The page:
Apart from the provisional estimates for IIP for the month of September, MOSPI has also provided revised estimates of IIP for the previous months. While the IIP contraction for the month of Aug-20 improved from (-8.00%) to (-7.37%), the months of June and July saw the actual estimates lower than the provisional estimates. That goes to indicate that the pressure of growth downgrades could still be real if rising COVID cases forces another lockdown.
Getting back to pre-COVID levels
The indications of the economy getting back to pre-COVID levels were already there from a set of high frequency indicators like the PMI Manufacturing and PMI Services. The core sector growth, which accounts for 40.27% of IIP basket, also gave a similar indication. In the month of Sep-20, the extent of pre-COVID recovery improved from 93% to 100%. This is also broadly indicated by the top line of manufacturing companies in the Sep-20 quarter. Since Sep-19, we have had 8 out of 13 months negative IIP months. IIP growth for H1-FY21 has improved over August, but at (-21.1%), it will remain a big drag on full-year growth.
This is how the key components of IIP behaved in Sep-20
The 3 principal components of IIP; Mining, Manufacturing and Electricity have shown a distinct improvement in Sep-20 over Aug-20. Manufacturing remains marginally in the negative but that is still a very sharp improvement over August.
|Weight||Segment||Base||Index||IIP Growth (Sep)||IIP Growth (Aug)|
The progressive impact of economic activity returning to normal levels is visible across the 3 sectors. While mining and electricity generation moved to positive in Sep, manufacturing is marginally in the negative on a yoy basis. Like in previous months, the overall growth has gravitated towards the manufacturing sector as it has a 77.64% weight in IIP. The hope is that manufacturing should drive IIP from here on.
In Aug-20, there were some IIP winners and some losers too
We will obviously focus on the manufactured products as ithas the highest weightage in the IIP. Let us look at products that have shown strong positive traction. Strong growth was visible in electrical equipment (+10%), rubber products (+9.1%), transport equipment (+7.7%), metal products (+6.1%), chemicals (+5.1%), basic metals (+3.7%) and motor vehicles (+2.1%).
The positive growth in electrical products is a pleasant surprise. Chemicals and metals are along expected lines as they have been in demand for some time now. Also motor vehicles demand is an indicator of demand bias. Then there are food products and leather products where the growth was less than 1%, but still positive!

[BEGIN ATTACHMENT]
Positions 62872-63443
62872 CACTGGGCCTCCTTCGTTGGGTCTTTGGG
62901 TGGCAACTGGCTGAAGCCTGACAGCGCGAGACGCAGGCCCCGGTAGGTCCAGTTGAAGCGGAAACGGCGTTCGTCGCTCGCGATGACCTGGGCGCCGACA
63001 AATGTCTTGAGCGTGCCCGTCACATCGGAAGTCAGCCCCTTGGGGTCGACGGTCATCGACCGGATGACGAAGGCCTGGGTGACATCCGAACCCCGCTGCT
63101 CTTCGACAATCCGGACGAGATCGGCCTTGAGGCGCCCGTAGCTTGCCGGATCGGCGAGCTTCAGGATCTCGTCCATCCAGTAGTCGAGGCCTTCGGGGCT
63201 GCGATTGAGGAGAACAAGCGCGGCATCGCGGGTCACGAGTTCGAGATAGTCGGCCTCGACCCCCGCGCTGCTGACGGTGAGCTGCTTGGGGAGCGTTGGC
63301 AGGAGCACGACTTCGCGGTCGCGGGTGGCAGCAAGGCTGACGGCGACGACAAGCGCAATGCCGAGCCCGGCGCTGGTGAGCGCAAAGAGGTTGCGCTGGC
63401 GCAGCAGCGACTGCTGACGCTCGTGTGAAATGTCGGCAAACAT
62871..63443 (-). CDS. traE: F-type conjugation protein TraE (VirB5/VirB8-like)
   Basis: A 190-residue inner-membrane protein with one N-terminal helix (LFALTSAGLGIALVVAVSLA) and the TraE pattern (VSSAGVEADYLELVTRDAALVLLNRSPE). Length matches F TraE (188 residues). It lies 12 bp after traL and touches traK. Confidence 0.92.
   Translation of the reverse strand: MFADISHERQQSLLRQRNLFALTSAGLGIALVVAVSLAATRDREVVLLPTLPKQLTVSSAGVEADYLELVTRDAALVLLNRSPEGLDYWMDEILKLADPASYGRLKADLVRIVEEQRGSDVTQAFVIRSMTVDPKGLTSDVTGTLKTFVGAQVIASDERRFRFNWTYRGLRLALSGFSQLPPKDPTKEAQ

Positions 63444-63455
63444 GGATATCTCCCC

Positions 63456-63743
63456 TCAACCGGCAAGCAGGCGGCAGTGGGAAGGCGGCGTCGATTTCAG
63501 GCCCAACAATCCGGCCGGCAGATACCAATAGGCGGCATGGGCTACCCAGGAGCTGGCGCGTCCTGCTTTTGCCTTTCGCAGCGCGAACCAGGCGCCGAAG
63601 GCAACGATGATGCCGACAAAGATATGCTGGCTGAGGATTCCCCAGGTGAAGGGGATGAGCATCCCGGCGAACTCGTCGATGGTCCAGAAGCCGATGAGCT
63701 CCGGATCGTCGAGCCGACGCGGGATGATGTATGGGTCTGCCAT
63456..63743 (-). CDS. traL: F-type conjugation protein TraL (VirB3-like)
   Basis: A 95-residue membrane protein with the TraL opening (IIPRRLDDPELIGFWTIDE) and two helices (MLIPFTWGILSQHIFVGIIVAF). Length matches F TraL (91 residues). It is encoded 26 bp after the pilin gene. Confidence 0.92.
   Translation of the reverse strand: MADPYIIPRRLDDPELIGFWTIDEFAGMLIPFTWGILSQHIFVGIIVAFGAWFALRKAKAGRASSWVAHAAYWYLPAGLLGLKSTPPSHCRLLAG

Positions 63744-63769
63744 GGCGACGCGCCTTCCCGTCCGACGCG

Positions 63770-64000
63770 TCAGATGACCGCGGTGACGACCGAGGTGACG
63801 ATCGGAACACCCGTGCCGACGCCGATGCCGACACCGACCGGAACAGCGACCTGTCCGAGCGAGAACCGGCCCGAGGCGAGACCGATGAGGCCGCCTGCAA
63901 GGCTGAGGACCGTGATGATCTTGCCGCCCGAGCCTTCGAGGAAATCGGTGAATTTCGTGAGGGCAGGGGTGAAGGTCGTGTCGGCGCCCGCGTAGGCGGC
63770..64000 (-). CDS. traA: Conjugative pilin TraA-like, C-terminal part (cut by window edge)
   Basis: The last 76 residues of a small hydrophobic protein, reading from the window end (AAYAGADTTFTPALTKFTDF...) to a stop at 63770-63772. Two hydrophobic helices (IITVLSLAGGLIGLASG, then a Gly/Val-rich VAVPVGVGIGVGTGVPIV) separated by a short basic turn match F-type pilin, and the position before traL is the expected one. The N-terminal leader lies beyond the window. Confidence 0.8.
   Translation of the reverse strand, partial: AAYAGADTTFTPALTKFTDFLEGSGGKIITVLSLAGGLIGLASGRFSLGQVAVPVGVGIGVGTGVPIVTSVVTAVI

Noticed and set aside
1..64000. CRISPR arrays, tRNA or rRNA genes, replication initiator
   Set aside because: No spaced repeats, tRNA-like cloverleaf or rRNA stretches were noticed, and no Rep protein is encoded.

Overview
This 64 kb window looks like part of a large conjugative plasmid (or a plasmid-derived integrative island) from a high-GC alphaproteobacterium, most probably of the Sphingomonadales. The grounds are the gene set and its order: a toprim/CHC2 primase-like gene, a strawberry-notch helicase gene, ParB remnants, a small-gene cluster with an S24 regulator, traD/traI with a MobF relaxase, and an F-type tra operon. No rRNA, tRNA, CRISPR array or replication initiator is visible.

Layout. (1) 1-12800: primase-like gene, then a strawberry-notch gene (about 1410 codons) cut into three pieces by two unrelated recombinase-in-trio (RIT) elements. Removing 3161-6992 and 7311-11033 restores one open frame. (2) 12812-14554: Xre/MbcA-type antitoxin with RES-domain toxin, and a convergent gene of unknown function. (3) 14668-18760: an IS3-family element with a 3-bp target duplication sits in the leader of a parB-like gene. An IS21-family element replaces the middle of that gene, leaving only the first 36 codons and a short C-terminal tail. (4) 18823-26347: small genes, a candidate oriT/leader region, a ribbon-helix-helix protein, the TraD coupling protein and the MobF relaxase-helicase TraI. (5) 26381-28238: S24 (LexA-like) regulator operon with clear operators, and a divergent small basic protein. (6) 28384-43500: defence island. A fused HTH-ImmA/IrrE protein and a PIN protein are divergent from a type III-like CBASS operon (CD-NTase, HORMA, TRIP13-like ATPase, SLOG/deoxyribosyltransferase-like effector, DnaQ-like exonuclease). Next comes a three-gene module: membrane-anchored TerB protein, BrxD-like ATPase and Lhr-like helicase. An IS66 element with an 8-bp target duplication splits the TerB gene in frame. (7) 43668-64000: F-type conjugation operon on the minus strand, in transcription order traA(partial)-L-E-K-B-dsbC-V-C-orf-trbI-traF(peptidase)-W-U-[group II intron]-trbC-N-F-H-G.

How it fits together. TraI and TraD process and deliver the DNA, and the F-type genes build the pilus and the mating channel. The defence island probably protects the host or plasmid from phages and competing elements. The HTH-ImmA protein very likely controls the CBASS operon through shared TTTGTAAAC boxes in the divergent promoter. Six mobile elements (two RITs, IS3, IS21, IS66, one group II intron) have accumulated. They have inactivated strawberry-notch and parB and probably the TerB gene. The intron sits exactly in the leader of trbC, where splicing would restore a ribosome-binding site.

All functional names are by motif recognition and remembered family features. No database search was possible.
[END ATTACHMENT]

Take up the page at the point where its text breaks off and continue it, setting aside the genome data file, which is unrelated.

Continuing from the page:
There are products that are contracting in the manufacturing sector. Printing and media (-20.1%), wood products (-15.4%), beverages (-15.3%), apparel & textiles (-14.1%), furniture at (-10.8%, coke & petroleum products at (-10.4%) and paper products at (-7.7%) were some key manufacturing sectors that witnessed contraction.
Interesting trends from user industries in Sep-20
The IIP data can also evaluategrowth from the perspective of user industries. This gives an idea of whether the improvement in momentum is sustainable or not.
|Weight||Segment||Base||Index||Growth (Sep-20)||Growth (Aug-20)|
|0.12||Infrastructure / Construction||127.60||128.50||+0.71%||-2.30%|
There is good news from user groups like infrastructure, consumer durables and consumer non-durables. Across the six user categories, improvement on a sequential basis is clearly visible. What is more gratifying is that the traction is coming from consumer demand which is an indication that demand is driving the economy to a higher plane. That is infinitely more sustainable as a model.
Stimulus 3.0 should be the icing on the cake
With a monetary policy that has stayed accommodative, and promises to stay accommodative, the latest stimulus package in the form of Atma Nirbhar 3.0 comes as the icing on the cake. The indications from the IIP numbers are that consumer demand is finally driving growth and the latest stimulus has multiple ideas for stimulating demand.
What would really gratify the policy makers is that the stimulus of $400 billion since Mar-20 has finally brought the IIP back to pre-COVID levels. Now starts the much bigger challenge of searching for growth drivers for the Indian economy.